With his newfound sport of hunting squirrels with a dog becoming more ingrained, Seacrist decided he needed a real squirrel dog, one that came from a good blood line with inborn squirrel treeing instincts. Thus, he found and purchased Rascal.

“I’d take the two dogs to the woods with me, and Rascal would watch Bailey, eventually learning what it was all about. I may get credit for having a good squirrel dog in Rascal, but truth to tell, he was trained by a little dachshund named Bailey.”

Tragedy struck soon after the two became bonded in the squirrel woods when Bailey was killed by a car in front of the family home. Seacrist has since installed an electronic barrier around his yard to keep his dogs from venturing into harm’s way.

“After we lost Bailey, and I was impressed with the way Rascal had learned to hunt, I decided I needed another dog of the same blood line to keep the good genes going, so I agreed to breed Rascal to another dog with squirrel hunting heritage in her blood. I was given the pick of the litter, and now have two squirrel dogs, Rascal and his daughter, Dottie,” Seacrist said.

As excited as he was to have the daughter of Rascal as a hunting companion, Seacrist became disheartened when he found out that Dottie was gun-shy.

“The first time I took her out and shot a squirrel, Dottie tucked her tail and took off,” he said. “Somebody told me that I would be better off getting rid of her because she’ll be gun-shy all her life, worthless as a squirrel dog.”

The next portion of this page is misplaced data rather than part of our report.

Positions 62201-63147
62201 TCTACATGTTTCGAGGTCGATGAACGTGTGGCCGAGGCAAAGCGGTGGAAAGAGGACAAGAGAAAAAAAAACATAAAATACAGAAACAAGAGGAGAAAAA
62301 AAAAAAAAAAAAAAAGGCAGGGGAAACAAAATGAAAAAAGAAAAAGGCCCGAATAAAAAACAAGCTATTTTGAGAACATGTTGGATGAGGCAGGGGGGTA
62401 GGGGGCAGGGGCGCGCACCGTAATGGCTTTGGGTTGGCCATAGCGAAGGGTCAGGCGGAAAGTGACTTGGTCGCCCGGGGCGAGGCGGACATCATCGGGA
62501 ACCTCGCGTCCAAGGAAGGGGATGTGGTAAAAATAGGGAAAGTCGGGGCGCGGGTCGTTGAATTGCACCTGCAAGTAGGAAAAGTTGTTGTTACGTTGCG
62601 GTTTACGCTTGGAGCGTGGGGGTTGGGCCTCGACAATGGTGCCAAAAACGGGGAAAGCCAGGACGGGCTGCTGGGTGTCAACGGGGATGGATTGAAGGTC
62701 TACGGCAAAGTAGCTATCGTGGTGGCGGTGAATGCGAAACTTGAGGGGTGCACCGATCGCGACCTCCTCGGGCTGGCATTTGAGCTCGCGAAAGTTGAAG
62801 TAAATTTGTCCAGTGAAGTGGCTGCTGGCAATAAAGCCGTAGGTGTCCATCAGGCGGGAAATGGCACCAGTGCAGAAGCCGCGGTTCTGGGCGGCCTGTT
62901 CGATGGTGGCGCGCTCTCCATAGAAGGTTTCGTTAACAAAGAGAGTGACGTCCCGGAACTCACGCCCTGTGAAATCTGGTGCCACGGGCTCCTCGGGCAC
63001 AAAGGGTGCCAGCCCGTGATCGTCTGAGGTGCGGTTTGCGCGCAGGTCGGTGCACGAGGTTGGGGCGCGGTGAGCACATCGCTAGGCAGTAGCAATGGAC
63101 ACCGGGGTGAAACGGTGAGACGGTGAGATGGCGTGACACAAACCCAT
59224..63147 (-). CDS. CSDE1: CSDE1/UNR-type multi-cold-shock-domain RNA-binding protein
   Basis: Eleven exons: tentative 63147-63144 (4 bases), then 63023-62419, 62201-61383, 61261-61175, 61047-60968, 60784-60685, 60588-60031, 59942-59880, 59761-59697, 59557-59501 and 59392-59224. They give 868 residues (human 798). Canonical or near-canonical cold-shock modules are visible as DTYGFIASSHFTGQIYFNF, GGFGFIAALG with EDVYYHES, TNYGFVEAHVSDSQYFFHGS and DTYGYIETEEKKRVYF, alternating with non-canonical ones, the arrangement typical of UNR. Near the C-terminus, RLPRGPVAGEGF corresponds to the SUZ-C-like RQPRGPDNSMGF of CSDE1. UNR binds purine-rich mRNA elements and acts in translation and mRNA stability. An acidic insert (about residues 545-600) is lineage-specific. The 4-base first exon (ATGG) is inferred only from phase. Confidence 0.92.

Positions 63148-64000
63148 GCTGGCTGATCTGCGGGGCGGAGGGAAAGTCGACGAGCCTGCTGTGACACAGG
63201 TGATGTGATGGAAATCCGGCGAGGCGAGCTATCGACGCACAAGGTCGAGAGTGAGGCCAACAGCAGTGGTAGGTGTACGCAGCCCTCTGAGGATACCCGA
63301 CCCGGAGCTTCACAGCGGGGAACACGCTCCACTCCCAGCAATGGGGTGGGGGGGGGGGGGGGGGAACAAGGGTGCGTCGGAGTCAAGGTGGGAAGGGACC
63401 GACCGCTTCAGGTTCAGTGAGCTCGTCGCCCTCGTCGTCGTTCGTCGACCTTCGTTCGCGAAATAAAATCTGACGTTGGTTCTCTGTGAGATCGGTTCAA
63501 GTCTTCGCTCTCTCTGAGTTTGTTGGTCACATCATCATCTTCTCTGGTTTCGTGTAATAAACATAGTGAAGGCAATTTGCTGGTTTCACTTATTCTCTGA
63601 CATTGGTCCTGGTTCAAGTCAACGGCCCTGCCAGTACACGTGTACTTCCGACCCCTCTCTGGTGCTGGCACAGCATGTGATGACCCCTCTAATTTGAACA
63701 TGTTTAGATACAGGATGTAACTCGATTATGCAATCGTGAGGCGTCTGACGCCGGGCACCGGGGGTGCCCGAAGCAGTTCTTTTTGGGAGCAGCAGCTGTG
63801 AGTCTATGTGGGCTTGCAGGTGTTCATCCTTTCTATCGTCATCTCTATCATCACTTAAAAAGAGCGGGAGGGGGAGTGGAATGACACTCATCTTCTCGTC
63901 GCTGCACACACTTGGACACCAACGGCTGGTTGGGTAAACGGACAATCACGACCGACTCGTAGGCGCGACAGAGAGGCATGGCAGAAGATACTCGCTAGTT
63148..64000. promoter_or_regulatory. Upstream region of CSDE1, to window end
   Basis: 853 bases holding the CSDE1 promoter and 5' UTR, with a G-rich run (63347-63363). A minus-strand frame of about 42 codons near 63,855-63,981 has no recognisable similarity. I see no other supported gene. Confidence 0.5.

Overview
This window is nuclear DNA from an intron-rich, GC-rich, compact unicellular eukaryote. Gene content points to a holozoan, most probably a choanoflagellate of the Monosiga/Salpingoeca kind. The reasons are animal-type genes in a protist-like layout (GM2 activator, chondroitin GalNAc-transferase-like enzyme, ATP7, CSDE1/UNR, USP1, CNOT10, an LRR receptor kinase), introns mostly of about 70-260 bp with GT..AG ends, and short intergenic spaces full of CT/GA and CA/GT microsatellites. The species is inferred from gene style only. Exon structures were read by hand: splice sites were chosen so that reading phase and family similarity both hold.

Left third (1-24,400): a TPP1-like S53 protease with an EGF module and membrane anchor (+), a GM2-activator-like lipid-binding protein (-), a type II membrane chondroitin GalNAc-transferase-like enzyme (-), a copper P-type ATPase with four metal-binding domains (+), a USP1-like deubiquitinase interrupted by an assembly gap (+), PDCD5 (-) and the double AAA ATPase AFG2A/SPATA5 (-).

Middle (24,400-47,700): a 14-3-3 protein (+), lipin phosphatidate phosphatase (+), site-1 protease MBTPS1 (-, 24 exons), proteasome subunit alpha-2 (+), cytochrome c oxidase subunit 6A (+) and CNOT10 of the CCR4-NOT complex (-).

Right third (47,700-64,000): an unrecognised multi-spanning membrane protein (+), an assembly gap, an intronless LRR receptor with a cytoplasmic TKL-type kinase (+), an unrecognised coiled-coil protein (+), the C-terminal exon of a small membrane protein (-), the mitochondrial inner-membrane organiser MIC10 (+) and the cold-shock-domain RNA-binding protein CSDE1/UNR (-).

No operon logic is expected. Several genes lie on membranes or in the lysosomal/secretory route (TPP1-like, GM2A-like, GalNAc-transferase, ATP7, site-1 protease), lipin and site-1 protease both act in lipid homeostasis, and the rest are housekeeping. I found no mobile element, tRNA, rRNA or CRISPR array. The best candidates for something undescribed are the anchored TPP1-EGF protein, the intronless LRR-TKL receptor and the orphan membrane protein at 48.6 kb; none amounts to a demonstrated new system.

However, Seacrist knew what he had in Dottie’s blood line, and he was reluctant to give up on her.

“I was surfing the Web one day looking for ways to help gun-shy dogs, and I found a product that looked promising, so I bought it,” he said. “It consisted of a set of CDs that you play in the dog’s presence. The first one starts out with soft music and an occasional report of gunfire in the background. As you work your way through each CD, the music gradually gets softer and the gunfire louder. Dottie eventually became accustomed to the sound, and when I’d play a CD, I would pick up my shotgun and walk around Dottie so she could see it. I would place the shotgun within inches of the ‘doggie door’ where she would have to see it and smell it each time she came into the house.”

Dottie’s test under fire in the squirrel woods would come one day when Seacrist called me and asked that I accompany him and Dottie on a short squirrel hunt.

“Bring your .22 rifle,” Seacrist instructed, believing that the soft report of the .22 wouldn’t spook the pup as badly as would a shotgun.